In the budesonide group the PC20 to histamine showed an increase during the pretreatment period (p = 0.005) that was different from placebo (p = 0.02). As a result, there was a (borderline) significant between-group difference in PC20 at Day −4 (p = 0.05). Subsequently, there was no significant effect of RV16 infection on PC20 within either treatment group (PLAC: p = 0.18, BUD: p = 0.65), nor was the effect significantly different between the groups (p = 0.20). PC20 was still higher in the budesonide group as compared with placebo at Day 4 after infection (p = 0.02), but no longer so at Day 13 (p = 0.18) (Figure 1B).

Biopsies: Lamina Propria

The average area of lamina propria per patient that was examined for all stainings and all visits was 266,000 ± 11,000 μm2 (SEM). The descriptive and statistical analyses are presented in Table 3. In both groups there was a similar trend toward an increase in the numbers of CD3+ cells. This increase was significant in the analysis of the pooled data of the two groups (p = 0.03). The increase can be attributed in part to a significant increase in CD8+ cells in the placebo group (p = 0.04). We observed a trend toward a decrease in the number of eosinophils (p = 0.06) only in the placebo group.

Table 3.  CELL COUNTS IN LAMINA PROPIA

MarkerGroupPreinoculation: Day −2 (Mean * ± SEM [DC])Postinoculation: Day 6 (Mean * ± SEM [DC])Paired t TestpUnpaired tTest Δp
CD3All70.14 ± 0.18 94.59 ± 0.200.03
BUD55.18 ± 0.22 76.47 ± 0.360.14
[22.9–189.9]§ [29.9–229.1]
PLAC85.35 ± 0.24114.55 ± 0.180.14
[32.9–210.8][70.2–286.6]
p 0.080.180.83
CD4All94.93 ± 0.12100.99 ± 0.130.66
BUD84.10 ± 0.13 88.14 ± 0.210.80
[54.8–197.6][39.6–164.9]
PLAC104.82 ± 0.17114.15 ± 0.140.74
[30.1–245.6][59.7–195.2]
p 0.180.150.98
CD8All53.97 ± 0.18 63.85 ± 0.300.31
BUD47.89 ± 0.30 45.31 ± 0.510.85
[14.2–113.5][12.9–281.1]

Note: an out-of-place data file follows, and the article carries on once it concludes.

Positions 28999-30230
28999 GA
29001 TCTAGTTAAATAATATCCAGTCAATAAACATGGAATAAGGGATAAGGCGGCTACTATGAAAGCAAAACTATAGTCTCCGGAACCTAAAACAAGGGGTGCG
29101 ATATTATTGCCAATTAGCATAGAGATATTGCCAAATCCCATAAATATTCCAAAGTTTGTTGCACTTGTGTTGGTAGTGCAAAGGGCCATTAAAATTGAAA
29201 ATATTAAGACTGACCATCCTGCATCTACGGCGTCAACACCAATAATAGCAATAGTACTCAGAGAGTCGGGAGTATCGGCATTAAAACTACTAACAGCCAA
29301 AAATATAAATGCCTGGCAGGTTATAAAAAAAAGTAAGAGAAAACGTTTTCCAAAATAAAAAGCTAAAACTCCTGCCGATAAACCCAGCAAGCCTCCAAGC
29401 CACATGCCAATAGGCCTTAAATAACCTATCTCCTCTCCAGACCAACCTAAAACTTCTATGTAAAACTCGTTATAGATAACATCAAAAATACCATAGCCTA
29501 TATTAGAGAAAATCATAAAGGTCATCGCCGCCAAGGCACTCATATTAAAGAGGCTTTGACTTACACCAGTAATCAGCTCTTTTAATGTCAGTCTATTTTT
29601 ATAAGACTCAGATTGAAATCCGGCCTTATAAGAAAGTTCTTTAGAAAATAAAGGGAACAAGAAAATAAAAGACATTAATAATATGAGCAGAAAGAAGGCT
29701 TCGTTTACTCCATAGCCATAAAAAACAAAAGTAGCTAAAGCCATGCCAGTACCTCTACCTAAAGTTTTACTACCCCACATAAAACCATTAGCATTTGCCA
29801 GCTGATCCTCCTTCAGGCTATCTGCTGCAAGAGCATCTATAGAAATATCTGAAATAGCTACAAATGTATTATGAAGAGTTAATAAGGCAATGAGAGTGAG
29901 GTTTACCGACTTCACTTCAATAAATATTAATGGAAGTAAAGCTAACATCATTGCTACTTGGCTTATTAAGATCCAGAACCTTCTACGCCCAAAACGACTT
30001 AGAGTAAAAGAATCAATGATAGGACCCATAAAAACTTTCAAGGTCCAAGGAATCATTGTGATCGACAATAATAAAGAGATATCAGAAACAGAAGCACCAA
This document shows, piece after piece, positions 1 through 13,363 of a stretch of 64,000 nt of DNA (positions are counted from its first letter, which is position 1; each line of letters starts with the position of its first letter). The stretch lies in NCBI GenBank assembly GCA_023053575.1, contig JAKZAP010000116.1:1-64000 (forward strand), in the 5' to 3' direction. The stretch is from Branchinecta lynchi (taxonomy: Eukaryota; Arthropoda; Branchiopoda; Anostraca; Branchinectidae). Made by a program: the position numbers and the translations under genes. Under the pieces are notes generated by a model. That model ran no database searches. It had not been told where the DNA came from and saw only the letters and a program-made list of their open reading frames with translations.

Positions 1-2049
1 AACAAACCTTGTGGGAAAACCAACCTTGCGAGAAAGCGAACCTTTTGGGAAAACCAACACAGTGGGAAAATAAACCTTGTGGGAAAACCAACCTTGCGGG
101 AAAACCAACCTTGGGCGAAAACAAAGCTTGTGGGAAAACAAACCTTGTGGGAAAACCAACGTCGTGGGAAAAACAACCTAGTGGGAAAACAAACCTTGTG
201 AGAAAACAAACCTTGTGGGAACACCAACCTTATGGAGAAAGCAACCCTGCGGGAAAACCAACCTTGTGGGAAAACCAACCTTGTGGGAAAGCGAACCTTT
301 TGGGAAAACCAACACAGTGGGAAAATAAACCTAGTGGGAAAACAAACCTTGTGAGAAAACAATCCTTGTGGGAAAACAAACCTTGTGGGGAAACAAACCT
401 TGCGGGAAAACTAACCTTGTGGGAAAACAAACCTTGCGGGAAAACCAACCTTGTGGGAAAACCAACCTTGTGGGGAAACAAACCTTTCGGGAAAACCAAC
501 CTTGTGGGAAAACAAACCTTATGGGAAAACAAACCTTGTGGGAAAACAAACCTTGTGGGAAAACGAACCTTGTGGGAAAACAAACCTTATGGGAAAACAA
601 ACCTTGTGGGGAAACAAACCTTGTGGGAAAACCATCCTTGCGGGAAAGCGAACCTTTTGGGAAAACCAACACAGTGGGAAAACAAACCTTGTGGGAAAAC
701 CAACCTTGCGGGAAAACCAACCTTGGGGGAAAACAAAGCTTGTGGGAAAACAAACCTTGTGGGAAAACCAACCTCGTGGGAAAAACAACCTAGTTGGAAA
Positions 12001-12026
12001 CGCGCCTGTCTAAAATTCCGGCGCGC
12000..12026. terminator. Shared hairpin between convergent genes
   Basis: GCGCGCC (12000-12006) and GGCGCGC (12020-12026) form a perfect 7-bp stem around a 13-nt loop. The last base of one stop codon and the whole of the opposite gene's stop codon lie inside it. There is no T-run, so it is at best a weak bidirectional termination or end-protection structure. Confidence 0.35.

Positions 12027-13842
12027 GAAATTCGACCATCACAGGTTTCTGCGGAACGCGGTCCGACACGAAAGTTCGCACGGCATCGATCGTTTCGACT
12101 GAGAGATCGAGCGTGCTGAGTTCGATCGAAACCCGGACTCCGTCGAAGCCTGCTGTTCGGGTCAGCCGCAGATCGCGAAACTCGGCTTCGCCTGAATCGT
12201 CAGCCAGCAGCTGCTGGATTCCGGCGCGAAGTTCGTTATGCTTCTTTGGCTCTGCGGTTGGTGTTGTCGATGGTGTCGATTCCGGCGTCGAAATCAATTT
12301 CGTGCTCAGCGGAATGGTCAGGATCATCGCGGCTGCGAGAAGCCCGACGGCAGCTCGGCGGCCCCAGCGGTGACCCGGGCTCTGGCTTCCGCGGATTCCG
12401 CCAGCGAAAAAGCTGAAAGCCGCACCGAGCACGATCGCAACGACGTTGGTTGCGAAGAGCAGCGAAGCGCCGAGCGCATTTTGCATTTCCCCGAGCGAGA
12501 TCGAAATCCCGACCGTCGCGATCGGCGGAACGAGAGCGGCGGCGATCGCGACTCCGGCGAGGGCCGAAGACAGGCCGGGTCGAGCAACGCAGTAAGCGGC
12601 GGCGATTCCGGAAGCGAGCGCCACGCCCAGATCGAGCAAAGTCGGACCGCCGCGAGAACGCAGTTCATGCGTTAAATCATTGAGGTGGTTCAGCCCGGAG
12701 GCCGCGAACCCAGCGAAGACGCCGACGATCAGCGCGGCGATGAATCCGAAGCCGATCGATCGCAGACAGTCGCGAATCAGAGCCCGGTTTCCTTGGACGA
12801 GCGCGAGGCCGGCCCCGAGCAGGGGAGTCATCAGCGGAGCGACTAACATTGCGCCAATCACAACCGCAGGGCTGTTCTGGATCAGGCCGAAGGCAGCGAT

PLAC59.52 ± 0.21 86.94 ± 0.310.04
[15.5–120.1][18.1–200.1]
p 0.400.120.19
EG2All 8.69 ± 0.36  6.22 ± 0.340.34
BUD 5.31 ± 0.45  6.69 ± 0.580.71
[0.4–37.1][1.0–59.5]
PLAC13.00 ± 0.50  5.87 ± 0.420.06
[1.0–61.4][0.5–24.1]
p 0.080.790.15
ElastaseAll 6.59 ± 0.30  8.47 ± 0.340.36
BUD10.18 ± 0.22 10.27 ± 0.560.91
[3.4–16.9][2.8–94.6]
PLAC 4.62 ± 0.48  7.26 ± 0.440.30
[0.0–34.7][1.0–56.8]
p 0.050.480.51
AA1All65.54 ± 0.28 82.42 ± 0.270.47
BUD87.65 ± 0.29103.76 ± 0.230.63
[40.5–226.5][57.4–182.2]
PLAC53.10 ± 0.43 68.56 ± 0.450.59
[7.5–178.6][10.0–153.8]
p 0.210.260.86

Definition of abbreviations: All = lumped data of all subjects; BUD = budesonide group; DC = doubling cell numbers; PLAC = placebo group.

*Geometric mean.

Paired t test for comparison of Days −2 and 6 within each group.

Unpaired t test for between-group analysis (budesonide versus placebo group) of changes in cell numbers between Days −2 and 6 (Δ).

§Ranges in brackets.

p Value unpaired t test for between-group analysis (budesonide versus placebo group) at each time point.

In the placebo group cold scores tended to correlate significantly with the increase in the number of CD3+ cells (r = 0.59, p = 0.07) (Figure 2A). In the placebo group, we found that the larger the decrease in the number of lamina propria EG2+ cells, the larger the early phase increase in the number of peripheral blood eosinophils (Day 3: r = −0.74, p = 0.04), and the smaller the worsening of PC20 to histamine was (Day 4: r = −0.70, p = 0.02).

Biopsies: Epithelium

The average area of epithelium per patient that was examined for all stainings and all visits was 90,000 ± 5,000 μm2 (SEM). The descriptive and statistical analyses are presented in Table 4. First, the data show a significantly lower number of EG2+ cells in the budesonide group as compared with placebo after 2 wk treatment (p = 0.04). After RV16 infection, there was a significant increase in the number of CD3+ cells in the budesonide group (p = 0.04), which was not significantly different from the effect in the placebo group (p = 0.41).

Table 4.  CELL COUNTS IN EPITHELIUM

MarkerGroupPreinoculation: Day −2 (Mean * ± SEM [DC])Postinoculation: Day 6 (Mean * ± SEM [DC]Pairedt Test pUnpairedt Test Δ p
CD3All19.88 ± 0.3926.23 ± 0.290.71
BUD13.42 ± 0.3923.07 ± 0.470.04
[3.4–34.1]§ [0.0–103.9]